On Wednesday 14 June, we believe the US Fed is highly likely to raise the target range for the federal funds rate by a further 0.25%. We believe the opportunity the move policy rates further away from the zero “lower bound” will not easily be passed-up as US unemployment figures improve and as importantly without spooking markets, which have priced this move in. However, a signal of “one and done” for 2017 – or at least “one and wait and see” will be critical to keep markets buoyant. In addition, investors will be watching for benign comments in respect of any adjustments to the Fed’s balance sheet policy.
In particular, if Fed policymakers do not address the increasing divergence between their dot-plot guidance and market-implied rates for 2018 and beyond, Exhibit 1, there could be repercussions for US financing costs, the US dollar and consequently equity markets.
We can certainly understand why inflation expectations have been falling. Commodity price inflation has been absent, as oil has stuttered at a little over marginal costs for US shale. Within basic industries iron ore prices have also been declining in recent weeks and we note that interbank rates in China continue to rise, cooling animal spirits.
In the US, six months after Trump’s election there appears to be little visible progress in terms of a substantive fiscal stimulus or infrastructure spending. Furthermore, US economic surprise indices have now moved even lower than we would have predicted from seasonal and mean-reversion factors, Exhibit 2. Based on 5 year forward markets, US inflation is forecast to be 2.2% in 5 years, down from 2.4% in April and is indicative of declining inflation pressure.
As a result of this ebbing of inflation and growth expectations, long-term interest rates have been moving lower, flattening the yield curve, even as equity markets have in many cases been making new highs. There is, in the circumstances, no change to our cautious view on equities.
However, even if the very recent data points to something of a slowing of US activity, we believe the Fed will on Wednesday proceed to raise US rates by 25bps. This is in our view a situation where the data remains equivocal and the decision will be more calendar dependent, to avoid the Fed falling behind its previous guidance of a period of gradually increasing rates. This should not come as a surprise to markets.
Nevertheless, Fed guidance for H2 17 will be critical in terms of the market reaction. In the event of the Fed adopting a “wait and see” approach, we believe the market reaction would be modestly positive following such reassurance that US rates are not on a monotonically increasing trajectory and are also data-dependent. This is our base case.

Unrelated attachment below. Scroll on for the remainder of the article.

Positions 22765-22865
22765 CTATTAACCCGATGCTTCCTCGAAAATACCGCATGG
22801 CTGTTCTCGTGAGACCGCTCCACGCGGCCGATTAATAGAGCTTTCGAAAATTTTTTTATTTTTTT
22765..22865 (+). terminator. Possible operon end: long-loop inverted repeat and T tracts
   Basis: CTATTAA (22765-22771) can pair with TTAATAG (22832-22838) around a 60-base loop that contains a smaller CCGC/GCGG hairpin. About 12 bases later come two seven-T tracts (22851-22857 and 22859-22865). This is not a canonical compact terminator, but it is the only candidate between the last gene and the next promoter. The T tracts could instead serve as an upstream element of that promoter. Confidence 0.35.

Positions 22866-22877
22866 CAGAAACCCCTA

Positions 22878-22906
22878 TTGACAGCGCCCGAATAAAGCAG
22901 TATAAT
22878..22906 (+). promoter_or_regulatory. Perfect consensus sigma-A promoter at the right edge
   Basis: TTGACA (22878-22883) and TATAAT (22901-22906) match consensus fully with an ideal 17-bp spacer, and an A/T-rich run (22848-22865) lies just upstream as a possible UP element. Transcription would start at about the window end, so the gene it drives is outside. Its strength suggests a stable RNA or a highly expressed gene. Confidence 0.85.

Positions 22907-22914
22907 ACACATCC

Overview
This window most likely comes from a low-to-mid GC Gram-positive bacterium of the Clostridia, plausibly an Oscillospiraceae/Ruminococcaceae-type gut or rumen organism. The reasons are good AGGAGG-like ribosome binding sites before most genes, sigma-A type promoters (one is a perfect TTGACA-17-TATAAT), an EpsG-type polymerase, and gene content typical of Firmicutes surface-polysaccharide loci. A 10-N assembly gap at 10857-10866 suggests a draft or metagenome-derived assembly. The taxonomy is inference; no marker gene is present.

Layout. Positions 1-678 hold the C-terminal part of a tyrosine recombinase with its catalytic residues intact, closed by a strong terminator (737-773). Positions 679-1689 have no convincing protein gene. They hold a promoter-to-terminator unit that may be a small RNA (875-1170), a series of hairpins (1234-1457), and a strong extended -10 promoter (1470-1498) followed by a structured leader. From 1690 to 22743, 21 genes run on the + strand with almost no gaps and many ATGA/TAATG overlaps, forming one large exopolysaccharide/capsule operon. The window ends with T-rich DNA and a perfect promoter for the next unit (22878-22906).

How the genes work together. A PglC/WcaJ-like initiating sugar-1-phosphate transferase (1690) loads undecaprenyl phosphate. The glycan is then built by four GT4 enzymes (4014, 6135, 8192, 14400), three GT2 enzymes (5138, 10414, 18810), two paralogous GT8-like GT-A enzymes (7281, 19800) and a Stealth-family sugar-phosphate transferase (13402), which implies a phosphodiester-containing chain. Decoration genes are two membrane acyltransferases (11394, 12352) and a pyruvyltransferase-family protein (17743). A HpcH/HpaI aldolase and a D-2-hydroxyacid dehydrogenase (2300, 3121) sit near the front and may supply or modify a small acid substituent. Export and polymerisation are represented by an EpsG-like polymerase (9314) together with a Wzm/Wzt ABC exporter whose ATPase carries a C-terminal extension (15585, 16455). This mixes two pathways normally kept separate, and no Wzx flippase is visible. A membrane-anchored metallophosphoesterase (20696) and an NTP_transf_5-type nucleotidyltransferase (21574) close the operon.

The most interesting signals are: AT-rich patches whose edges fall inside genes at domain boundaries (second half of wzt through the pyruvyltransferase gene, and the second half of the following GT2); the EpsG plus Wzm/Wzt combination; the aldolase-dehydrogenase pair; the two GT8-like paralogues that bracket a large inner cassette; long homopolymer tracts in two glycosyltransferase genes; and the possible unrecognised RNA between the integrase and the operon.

However, should the Fed emphasise financial stability concerns or the net loosening of financial conditions since the start of the year, Exhibit 3 (as the decline in the US dollar and risk premia in financial markets have offset the tightening from earlier US rate increases), this would be good reason to be wary of a potential increase in market volatility over the summer.
Furthermore, investors are already becoming nervous in respect of the potentially dwindling level of support from central banks for asset prices as QE programs in developed markets peak or are scaled back, Exhibit 4. In the US, we expect more questions in respect of the likely trajectory of the Fed’s balance sheet on Wednesday. Furthermore, in Europe there is relatively little visibility in terms of the ECB’s rate of asset purchases after the end of 2017, except that it is likely to be at least substantially slower.
In this decade, equity investors have benefited from a triple whammy of initially depressed valuations, stronger than expected corporate profitability and continuous downward pressure on long-term interest rates from quantitative easing, factors which have arguably driven equity markets to records in many cases. We view the situation rather differently in 2017 to five years ago. Forecast corporate profits growth may indeed remain strong in 2017, but valuations are high and there has been no period post the 2009 financial crisis when central banks have not, in aggregate, been intervening aggressively in asset markets. With equity valuations relatively high, we still see good reasons to position portfolios cautiously and be focused on company-specific situations rather than on macroeconomic factors.